Children, just like many adults, can be very harsh on themselves when something goes wrong with their plans or efforts. Self-compassion is a process whereby a child learns that in many cases, blaming themselves for something that hasn’t worked out is unduly harsh, inaccurate and unnecessary.
Self-compassion for children 3-8 years old
Very young children tend to become angry and upset when something doesn’t work out for them. Perhaps they might cry, scream or throw a temper tantrum if something, their building with blocks, a toy gets broken or they’ve spilled their drink etc.
That anger though is often not targeted at a specific individual. Even if they might lash out at another child in frustration, they’re usually very ‘general’ in terms of their discontent.
By the time a child reaches 3 or over, they might start to increasingly allocate blame when things go wrong. Sometimes that might be directed at say a sibling, friend or toy but to a surprising extent, they can also direct their unhappiness inwards to themselves.
That can result in them starting to think they can’t do things, can’t do things well, aren’t clever and so on. Most child development specialists regard that as being potentially detrimental to a child’s development if it reaches levels where a child is starting to blame themselves irrationally.
It might be acceptable for a child to recognize that they have failed to do something where they had a degree of control and a realistic chance of success. It’s also healthy for them to accept responsibility for that, where it results in them trying again and working until, they achieve their objective. This is essentially a normal learning strategy.
It might though be more concerning when a child starts to take on blame for things that have gone wrong where they had no such control, little or no prospect of success or where initial failure was perfectly normal and part of learning. An illustration of this might be a child describing themselves as “useless” because they have not immediately succeeded in mastering riding a bicycle.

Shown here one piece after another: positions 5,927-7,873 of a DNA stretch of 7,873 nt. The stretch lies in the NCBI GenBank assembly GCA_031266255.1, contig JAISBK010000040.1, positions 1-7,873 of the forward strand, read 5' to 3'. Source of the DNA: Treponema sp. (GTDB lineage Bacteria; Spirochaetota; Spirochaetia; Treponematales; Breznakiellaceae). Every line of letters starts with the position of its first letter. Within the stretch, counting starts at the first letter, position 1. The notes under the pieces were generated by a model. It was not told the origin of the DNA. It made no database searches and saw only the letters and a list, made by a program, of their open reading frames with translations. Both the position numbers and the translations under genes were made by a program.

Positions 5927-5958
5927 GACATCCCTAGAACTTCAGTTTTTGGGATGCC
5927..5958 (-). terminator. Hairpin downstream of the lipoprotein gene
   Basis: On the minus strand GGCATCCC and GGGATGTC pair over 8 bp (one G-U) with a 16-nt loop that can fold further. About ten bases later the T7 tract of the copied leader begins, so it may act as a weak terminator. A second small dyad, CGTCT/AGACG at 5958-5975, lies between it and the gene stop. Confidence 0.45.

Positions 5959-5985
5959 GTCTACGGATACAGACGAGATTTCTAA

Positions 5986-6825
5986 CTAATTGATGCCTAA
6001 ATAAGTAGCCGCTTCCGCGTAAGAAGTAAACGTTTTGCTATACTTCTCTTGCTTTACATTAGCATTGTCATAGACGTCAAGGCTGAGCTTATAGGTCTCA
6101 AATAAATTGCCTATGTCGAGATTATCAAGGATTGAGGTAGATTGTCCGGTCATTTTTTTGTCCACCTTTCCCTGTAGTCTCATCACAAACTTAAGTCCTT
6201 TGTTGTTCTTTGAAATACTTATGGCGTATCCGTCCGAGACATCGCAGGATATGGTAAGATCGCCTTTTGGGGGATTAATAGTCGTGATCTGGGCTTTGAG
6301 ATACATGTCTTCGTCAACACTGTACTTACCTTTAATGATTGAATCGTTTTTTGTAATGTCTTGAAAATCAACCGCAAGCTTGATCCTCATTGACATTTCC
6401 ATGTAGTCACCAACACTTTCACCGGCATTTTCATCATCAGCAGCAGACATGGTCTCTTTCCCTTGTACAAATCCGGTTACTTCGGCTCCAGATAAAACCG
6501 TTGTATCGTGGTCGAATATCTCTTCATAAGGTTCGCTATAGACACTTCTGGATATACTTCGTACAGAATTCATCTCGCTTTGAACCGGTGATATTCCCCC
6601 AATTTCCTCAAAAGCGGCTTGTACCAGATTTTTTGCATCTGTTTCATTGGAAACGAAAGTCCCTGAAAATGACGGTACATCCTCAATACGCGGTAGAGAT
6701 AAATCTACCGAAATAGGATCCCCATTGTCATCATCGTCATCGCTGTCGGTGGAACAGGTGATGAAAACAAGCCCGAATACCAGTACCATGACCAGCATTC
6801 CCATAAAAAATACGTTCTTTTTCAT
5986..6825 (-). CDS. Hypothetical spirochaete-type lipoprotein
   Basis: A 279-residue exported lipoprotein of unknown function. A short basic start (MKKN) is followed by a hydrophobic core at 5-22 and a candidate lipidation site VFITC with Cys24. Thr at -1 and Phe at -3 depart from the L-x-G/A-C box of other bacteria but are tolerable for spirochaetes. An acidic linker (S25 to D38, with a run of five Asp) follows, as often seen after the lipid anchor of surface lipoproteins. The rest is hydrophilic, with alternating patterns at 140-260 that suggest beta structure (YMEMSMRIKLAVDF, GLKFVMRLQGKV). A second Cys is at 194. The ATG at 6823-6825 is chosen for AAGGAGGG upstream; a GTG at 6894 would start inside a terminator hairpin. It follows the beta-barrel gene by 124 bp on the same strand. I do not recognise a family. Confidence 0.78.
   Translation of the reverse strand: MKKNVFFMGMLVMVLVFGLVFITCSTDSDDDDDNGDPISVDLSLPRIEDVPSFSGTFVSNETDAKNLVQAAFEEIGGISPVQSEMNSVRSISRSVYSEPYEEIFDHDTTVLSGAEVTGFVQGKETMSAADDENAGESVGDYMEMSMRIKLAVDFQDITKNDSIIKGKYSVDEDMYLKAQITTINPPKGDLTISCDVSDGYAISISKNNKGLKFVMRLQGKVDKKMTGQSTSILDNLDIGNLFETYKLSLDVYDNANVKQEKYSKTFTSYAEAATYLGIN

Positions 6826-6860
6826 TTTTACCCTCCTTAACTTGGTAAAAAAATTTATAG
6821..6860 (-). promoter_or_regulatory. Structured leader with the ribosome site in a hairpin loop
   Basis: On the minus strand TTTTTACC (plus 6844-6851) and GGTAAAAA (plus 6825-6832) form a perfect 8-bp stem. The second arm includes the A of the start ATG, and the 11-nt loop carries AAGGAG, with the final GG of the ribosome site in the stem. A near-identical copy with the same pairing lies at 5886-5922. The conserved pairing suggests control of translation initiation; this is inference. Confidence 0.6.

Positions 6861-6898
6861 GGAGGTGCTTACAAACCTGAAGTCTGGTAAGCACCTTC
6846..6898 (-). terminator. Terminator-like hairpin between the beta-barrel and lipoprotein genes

That degree of unnecessary self-criticism and denigration is potentially harmful and might ultimately result in low self-esteem in later life if it is allowed to continue and expand to become the child’s normal reaction to failure.
How to grow self-compassion in children
There are three guiding principles for parents:
- Don’t ignore your child’s failures or disappointments – where you can see them. Find the time to intervene to discuss what’s gone wrong;
- make sure they understand, where appropriate, that they are not to blame for something having gone wrong or simply not succeeding. Talk to them about how everyone sometimes gets things wrong, stressing they’re not alone in that because everybody experiences it. Be sure they don’t blame themselves for things they couldn’t control – such as not being invited to a party;
- do not tolerate them denigrating themselves by saying things such as “I’m not good at anything.”. Carefully instead encourage them to start talking about the things they are good at and encouraging them to try again to work out whatever it was that has failed. Make sure they end up talking about all the things they’ve recently done brilliantly well and end on a positive note.
As children grow up, a defining characteristic that will hugely influence their adult lives is how they will handle failure or perceived failure/rejection. Positive parental intervention in this area at the earliest ages may make a huge difference.